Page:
It wasn't the worst job I've had, it wasn't the worst treatment I've received. I couldn't complain about the pay at all, but then again, it took my schooling plus 12 years experience to finally get a decent starting wage. It wasn't horrible until the boss was gone and non-pharmacy manager's came to you with orders that were disguised as suggestions. The problem was our procedures are guided by pharmacy law and our own years of experience. Without the boss to keep Store Management away, almost everyone eventually left before they were able to get a new Pharmacy Manager in. Since then, I've only gone back into that store a few times, for items that I can't find elsewhere. I pretty much shop for food at Albertson's, non-food items at Amazon, and Costco is the electronics/specials place.

  • Report this Comment On October 21, 2013, at 10:02 PM, ceroger wrote:

    I have worked for walmart 7 years now. It started part time and temporary. I now work as a higher on the ladder supervisor. While I disagree with a lot of corporate decisions the individual stores can be great! Im a single mother that supports 3 children I was able to buy a home, a car, 401k and saving with zero government assistance. I work my ass of and am generally treated with respect, you get the occasional douch bag manager. 2 years ago i herniated 2 discs in my back work was slow and painful but my store manager allowed everything I needed. I think during the entire 2 year ordeal of pain and dr appts I missed at most 2 days of unpaid work. I couldn't have survived independently without that. If walmart went out of business I would be completly screwed. I get many benifts and more then decent pay. granted starting wage isnt good but after a short time there is opportunity to make a respectable living. Just wanted to share Walmart isnt a big bad monster. and I hear positives from customers several times a day and as a total store and neighboring stores were involved a lot with the community. And fellow associate in need I have seen great things happen within a store for a needy coworker.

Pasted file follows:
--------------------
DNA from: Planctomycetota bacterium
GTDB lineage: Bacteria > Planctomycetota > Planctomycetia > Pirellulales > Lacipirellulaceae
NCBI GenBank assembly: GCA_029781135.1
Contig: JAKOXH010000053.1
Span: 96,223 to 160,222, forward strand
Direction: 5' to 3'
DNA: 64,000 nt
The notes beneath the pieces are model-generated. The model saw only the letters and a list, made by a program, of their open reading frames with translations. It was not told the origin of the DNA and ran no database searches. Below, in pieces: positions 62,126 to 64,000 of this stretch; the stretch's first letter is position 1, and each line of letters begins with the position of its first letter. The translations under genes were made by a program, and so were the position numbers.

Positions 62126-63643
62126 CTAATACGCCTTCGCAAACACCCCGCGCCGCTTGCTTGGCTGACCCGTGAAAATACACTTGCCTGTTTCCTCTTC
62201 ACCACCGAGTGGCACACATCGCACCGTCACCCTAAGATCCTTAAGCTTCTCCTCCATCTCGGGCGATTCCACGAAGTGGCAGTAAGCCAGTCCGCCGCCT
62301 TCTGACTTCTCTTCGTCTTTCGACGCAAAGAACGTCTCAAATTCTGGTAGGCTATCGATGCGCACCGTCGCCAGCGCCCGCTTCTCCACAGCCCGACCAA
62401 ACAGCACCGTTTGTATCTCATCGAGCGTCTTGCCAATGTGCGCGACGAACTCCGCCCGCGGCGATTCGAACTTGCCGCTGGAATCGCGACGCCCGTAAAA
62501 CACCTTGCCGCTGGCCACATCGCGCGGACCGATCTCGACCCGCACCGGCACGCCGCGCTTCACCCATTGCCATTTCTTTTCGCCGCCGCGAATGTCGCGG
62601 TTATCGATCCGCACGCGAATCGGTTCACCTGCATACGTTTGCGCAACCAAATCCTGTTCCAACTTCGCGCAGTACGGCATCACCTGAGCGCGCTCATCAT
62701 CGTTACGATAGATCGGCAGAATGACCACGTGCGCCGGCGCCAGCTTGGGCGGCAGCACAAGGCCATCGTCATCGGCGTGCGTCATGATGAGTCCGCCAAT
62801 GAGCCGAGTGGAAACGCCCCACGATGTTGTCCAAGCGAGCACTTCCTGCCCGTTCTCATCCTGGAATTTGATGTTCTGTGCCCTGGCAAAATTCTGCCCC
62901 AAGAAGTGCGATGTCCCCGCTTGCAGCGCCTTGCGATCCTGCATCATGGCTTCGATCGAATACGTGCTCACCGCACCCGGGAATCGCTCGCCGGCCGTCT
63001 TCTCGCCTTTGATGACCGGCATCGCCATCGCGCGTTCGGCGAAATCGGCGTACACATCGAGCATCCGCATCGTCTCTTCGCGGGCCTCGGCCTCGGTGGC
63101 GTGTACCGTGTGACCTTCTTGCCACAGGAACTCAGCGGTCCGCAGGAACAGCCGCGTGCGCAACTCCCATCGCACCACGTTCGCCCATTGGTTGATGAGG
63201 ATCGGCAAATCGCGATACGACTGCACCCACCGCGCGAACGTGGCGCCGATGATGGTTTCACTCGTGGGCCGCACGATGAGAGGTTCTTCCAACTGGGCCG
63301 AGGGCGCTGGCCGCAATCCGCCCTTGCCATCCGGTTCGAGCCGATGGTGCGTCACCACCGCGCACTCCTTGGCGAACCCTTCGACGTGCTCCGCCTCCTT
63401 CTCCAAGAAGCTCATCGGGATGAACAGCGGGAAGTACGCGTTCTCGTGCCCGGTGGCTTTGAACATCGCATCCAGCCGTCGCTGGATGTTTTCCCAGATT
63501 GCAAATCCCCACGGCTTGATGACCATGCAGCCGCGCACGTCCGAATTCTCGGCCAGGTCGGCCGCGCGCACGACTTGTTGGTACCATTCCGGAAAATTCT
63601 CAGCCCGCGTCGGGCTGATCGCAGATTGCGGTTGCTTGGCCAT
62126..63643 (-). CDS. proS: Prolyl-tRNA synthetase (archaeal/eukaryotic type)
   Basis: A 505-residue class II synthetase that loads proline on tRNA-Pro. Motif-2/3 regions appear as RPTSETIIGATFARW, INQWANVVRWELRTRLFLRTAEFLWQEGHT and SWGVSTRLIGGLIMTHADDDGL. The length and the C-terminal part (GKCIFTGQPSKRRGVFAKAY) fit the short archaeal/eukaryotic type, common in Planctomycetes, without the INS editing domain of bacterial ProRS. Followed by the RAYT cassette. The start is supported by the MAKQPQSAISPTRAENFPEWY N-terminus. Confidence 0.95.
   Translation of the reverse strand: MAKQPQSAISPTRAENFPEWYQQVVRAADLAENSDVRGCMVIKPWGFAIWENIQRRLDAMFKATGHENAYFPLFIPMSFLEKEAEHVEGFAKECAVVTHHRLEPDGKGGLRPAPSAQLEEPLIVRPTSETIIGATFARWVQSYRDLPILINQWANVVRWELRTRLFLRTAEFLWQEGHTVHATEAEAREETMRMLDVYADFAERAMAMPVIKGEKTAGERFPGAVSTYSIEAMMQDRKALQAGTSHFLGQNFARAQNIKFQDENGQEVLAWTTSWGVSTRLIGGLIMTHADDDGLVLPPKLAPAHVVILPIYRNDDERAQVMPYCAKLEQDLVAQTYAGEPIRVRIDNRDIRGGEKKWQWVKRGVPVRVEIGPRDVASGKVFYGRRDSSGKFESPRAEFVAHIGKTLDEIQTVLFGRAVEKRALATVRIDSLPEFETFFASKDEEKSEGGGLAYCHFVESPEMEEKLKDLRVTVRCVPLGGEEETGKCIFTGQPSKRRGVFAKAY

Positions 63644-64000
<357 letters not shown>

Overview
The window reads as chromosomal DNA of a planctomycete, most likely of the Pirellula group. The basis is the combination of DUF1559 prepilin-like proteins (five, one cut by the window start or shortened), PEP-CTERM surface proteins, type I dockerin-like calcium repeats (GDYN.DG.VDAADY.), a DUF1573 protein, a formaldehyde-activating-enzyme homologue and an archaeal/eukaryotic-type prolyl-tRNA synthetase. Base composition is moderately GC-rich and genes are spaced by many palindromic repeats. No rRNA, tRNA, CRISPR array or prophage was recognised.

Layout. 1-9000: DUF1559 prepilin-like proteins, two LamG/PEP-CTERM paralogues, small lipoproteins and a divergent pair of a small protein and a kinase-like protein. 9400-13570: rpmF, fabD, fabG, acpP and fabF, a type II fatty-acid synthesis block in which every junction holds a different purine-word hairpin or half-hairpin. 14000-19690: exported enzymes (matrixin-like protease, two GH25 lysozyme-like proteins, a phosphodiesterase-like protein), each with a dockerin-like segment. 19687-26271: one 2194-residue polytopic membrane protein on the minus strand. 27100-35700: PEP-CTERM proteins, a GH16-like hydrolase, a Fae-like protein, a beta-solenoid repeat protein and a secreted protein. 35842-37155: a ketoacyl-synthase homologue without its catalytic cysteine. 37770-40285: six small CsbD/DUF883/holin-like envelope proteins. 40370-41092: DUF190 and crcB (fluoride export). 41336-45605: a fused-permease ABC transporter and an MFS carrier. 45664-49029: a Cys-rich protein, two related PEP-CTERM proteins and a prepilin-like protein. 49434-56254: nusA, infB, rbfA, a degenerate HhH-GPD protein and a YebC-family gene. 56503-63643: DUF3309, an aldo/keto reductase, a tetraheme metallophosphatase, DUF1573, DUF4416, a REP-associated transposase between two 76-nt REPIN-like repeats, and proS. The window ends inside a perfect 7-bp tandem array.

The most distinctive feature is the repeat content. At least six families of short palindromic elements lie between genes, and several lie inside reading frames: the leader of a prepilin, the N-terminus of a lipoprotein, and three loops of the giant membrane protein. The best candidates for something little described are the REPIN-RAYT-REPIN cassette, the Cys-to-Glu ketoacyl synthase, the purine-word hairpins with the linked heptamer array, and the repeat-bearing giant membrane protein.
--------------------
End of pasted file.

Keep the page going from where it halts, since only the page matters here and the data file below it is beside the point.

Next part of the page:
• Report this Comment On October 22, 2013, at 1:31 PM, choppaz4life wrote: